2018 Miami Heat Offseason Preview: Will 3-point specialist Wayne Ellington return to Heat?

Wayne Ellington established a Miami Heat team single-season record with 227 threes in 2017-18. (Photo by Kevork Djansezian/Getty Images)

    The NBA starts a new fiscal year 12 a.m. Sunday, which also signals the start of free agency and what once again will be a busy offseason. The Miami Heat may not be as big a player as usual this offseason because of roster and payroll limitations but president Pat Riley still will be busy trying to find a way to upgrade his roster, however difficult that may be.

   This week we take a look at the biggest offseason questions surrounding the Heat. Today’s question: Will the most prolific single-season 3-point shooter in team history, Wayne Ellington, be back in a Heat uniform? We’ll shift to a different question each day leading up to the start of free agency.

[Monday’s question: LeBron James could be on the move again, do the Heat have a chance of bringing him back?]

[Tuesday’s question: Will Dwyane Wade and Udonis Haslem return for a 16th NBA season or retire?]

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MIAMI – The Miami Heat have few decisions when it comes to retaining their own free agents. But the most complicated centers around guard Wayne Ellington.

Ellington, 30, completed his second season with the Heat after general manager Andy Elisburg’s creative bookkeeping allowed Miami to pick up the team’s option last summer, guaranteeing Ellington $6.27 million for 2017-18. The deal was one of the best bargains on the team as Ellington produced all season, averaging a career-high 11.2 points and setting a career-high and team record with 227 made 3-pointers.

Now, bringing back Ellington for a third year gets a bit trickier to Miami.

[RELATED: Photos of the incredible style at the 2018 NBA Draft]

Ellington will become an unrestricted free agent Sunday and is set to sign the most lucrative contract of his career. After finishing tied for sixth in the league in 3-pointers made and establishing and NBA record for the most threes while coming off the bench, some lists have Ellington as high as fifth among free agent shooting guards.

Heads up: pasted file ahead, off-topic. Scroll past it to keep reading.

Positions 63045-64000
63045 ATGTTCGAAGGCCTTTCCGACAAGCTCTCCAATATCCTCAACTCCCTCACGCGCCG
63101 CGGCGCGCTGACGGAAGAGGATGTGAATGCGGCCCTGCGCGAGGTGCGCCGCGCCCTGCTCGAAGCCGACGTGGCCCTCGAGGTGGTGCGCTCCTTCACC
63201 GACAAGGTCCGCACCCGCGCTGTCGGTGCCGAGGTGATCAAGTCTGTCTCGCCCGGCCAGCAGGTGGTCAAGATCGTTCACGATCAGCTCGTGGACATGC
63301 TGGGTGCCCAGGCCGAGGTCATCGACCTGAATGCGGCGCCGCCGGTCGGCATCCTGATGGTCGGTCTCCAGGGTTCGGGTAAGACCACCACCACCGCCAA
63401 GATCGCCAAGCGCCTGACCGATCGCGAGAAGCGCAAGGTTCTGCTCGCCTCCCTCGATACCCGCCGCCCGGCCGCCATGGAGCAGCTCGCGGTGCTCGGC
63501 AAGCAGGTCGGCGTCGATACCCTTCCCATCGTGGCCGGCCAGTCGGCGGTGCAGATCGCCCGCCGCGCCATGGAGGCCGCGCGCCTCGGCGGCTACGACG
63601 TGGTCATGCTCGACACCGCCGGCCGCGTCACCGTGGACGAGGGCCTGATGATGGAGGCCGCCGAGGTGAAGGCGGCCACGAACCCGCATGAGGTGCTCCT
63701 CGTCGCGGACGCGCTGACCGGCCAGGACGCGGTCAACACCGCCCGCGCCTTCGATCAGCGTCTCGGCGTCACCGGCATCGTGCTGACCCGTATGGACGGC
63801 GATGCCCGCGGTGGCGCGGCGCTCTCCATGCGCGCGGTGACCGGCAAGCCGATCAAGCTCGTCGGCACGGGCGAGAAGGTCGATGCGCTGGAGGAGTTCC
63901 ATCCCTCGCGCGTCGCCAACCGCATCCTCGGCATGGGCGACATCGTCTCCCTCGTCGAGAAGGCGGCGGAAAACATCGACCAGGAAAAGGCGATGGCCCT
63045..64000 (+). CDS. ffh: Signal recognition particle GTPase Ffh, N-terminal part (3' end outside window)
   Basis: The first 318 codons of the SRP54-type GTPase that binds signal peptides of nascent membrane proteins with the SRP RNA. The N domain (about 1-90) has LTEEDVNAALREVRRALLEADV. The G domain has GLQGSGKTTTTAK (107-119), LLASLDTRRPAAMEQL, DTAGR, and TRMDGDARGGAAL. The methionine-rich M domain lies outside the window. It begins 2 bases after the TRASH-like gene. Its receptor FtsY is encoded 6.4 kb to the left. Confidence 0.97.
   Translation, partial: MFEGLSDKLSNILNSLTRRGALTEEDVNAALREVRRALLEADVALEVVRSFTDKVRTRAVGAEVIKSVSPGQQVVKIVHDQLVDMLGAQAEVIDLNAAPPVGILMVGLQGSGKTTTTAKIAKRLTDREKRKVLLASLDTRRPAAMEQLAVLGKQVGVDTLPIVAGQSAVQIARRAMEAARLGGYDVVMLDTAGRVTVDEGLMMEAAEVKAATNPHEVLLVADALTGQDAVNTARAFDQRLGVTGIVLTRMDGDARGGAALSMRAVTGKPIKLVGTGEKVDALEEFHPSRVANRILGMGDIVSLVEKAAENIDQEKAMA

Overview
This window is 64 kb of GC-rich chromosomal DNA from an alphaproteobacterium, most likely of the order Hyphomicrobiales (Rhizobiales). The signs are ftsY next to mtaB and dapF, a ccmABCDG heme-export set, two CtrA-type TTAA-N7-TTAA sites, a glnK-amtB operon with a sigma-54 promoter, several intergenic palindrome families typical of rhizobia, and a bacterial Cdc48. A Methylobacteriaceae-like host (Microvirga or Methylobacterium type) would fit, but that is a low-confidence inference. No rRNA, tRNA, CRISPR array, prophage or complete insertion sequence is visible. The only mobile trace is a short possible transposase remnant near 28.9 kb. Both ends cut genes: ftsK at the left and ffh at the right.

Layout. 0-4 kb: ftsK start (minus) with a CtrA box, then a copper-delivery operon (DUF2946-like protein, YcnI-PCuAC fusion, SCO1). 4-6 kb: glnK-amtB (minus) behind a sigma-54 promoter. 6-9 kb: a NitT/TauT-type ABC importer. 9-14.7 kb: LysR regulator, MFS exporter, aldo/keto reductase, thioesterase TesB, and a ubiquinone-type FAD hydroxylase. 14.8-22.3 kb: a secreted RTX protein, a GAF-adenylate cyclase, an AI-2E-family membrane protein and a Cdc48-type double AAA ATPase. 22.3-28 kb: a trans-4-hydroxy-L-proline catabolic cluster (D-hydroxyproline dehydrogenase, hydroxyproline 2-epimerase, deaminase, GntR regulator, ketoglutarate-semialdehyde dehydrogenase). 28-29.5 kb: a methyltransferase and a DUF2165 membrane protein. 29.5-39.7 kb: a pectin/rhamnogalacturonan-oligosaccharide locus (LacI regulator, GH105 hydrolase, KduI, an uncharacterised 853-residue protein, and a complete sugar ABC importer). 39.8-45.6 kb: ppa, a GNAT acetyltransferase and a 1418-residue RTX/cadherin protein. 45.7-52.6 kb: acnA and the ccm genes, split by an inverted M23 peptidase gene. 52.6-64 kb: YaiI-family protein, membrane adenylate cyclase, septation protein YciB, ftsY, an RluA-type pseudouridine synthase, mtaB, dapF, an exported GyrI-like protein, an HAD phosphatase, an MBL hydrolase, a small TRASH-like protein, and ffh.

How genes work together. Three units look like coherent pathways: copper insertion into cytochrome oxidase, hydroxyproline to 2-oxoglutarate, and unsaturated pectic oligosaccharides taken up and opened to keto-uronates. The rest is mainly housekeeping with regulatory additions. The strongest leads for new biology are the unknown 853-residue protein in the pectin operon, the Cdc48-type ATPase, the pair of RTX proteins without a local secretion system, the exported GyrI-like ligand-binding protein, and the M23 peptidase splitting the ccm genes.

The Heat have Ellington’s early Bird rights, allowing them to exceed the cap and play him 175 percent of his current salary. That means Miami could start Ellington for as much as $10.9 million next season and sign him for up to four years with eight percent raises each year. A deal that could reach $44.5 million if maxed out.

The problem is unless president Pat Riley and Elisburg find a way to shed salary, the Heat would be forced to cross the luxury tax line for Ellington to return, something the Heat will be reluctant to do on a team that finished as the No. 6 seed and was ousted from the playoffs in five games.

The Heat already have 10 players under contract for about $119 million, well over the projected $101 million salary cap and just $4 million shy of the projected $123 million luxury tax line. Signing Ellington to a starting salary of $10.9 million would mean a luxury tax bill of more than $10 million on top of Ellington’s salary if the rest of the team remains intact.

Riley was asked last week how optimistic he was about Ellington returning.

“The guy’s had a great, great two years with us,” he said. “We’re up against the tax but we’re going to do everything we can do to try to keep him.

“He’s here every day, working out, making threes. I have a video screen in my office, so I can watch him every day. He’s still putting the same kind of work in now that he did last year. So, that is something we’re going to have to be very creative with.”

Ellington’s future with the Heat will depend on many other things. Are the Heat able to shed salary, not so much to get under the cap but at least create more space between the bottom line and luxury tax threshold to bring back Ellington without a luxury tax bill? Can the Heat make any trades and if so do they find a nice scoring option off the bench that would lessen the necessity of re-signing Ellington?

And what about Dwyane Wade and Udonis Haslem? They, too, are unrestricted free agents and could cost Miami about $7.7 million to bring back. Add that to Ellington’s salary and the Heat certainly are not bringing back all three, which would put them about $14.6 million over the luxury tax line, without making any deals to reduce the payroll.

The wildcard is if the Heat go over the luxury tax they have until the end of the regular season to get back under the tax line before paying the penalty. So, if it meant going over by a few million to sign Ellington with the idea they’ll figure a way to get back under they could take that chance.

Riley even hinted that could be case when he met with the media a few days after the season ended.

“There’s no doubt that we want him back,” Riley said of Ellington. “It’s how do we get him back and deal with the tax threshold. If we signed Wayne and he takes us into the tax, then that guy right over there (Elisburg) has 15 months to get us out.”

[Mailbag: How much will healthy Dion Waiters, energized Hassan Whiteside help Heat if no other roster improvements are made?]

[Dwyane Wade wakes up in a ‘cold sweat’ nights ‘thinking I lost it all’]

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